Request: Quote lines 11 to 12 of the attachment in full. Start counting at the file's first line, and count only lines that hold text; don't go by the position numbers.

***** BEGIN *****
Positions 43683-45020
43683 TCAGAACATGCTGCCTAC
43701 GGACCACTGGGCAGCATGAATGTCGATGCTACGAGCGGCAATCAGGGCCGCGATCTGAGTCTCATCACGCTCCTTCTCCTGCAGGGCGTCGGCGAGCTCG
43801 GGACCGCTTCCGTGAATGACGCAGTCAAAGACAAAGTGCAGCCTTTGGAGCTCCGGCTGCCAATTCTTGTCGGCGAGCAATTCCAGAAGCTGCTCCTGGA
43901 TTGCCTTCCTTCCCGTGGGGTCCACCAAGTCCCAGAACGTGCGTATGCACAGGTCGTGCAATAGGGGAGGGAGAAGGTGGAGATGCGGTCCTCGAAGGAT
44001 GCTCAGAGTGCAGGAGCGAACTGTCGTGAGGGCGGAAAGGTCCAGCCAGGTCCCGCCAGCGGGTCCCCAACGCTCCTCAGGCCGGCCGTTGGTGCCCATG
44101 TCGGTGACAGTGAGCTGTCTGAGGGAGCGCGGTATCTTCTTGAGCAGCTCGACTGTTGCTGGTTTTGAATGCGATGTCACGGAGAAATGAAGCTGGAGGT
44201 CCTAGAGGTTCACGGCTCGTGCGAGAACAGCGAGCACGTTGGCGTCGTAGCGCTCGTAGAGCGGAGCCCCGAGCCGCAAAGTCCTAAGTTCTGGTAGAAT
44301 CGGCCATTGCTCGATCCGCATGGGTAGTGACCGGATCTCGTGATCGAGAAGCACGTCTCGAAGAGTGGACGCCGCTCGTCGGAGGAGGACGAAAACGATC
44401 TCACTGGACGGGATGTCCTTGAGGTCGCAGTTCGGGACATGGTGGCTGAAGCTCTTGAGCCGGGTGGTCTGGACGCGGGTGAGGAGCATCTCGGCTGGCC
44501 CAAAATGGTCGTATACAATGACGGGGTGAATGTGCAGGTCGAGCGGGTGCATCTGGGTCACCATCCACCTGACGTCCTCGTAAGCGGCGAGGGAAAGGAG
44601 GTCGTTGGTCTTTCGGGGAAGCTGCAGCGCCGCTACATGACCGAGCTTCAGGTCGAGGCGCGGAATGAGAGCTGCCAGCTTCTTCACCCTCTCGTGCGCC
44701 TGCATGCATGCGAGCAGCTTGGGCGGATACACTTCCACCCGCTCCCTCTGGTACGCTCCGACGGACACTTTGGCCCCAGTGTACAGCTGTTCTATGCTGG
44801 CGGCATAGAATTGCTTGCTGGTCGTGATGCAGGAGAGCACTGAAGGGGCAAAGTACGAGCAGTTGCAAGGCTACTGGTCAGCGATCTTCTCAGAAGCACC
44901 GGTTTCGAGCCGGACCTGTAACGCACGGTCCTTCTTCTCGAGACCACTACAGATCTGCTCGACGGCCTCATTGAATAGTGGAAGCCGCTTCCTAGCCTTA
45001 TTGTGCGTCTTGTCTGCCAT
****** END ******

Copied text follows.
44501 CAAAATGGTCGTATACAATGACGGGGTGAATGTGCAGGTCGAGCGGGTGCATCTGGGTCACCATCCACCTGACGTCCTCGTAAGCGGCGAGGGAAAGGAG
44601 GTCGTTGGTCTTTCGGGGAAGCTGCAGCGCCGCTACATGACCGAGCTTCAGGTCGAGGCGCGGAATGAGAGCTGCCAGCTTCTTCACCCTCTCGTGCGCC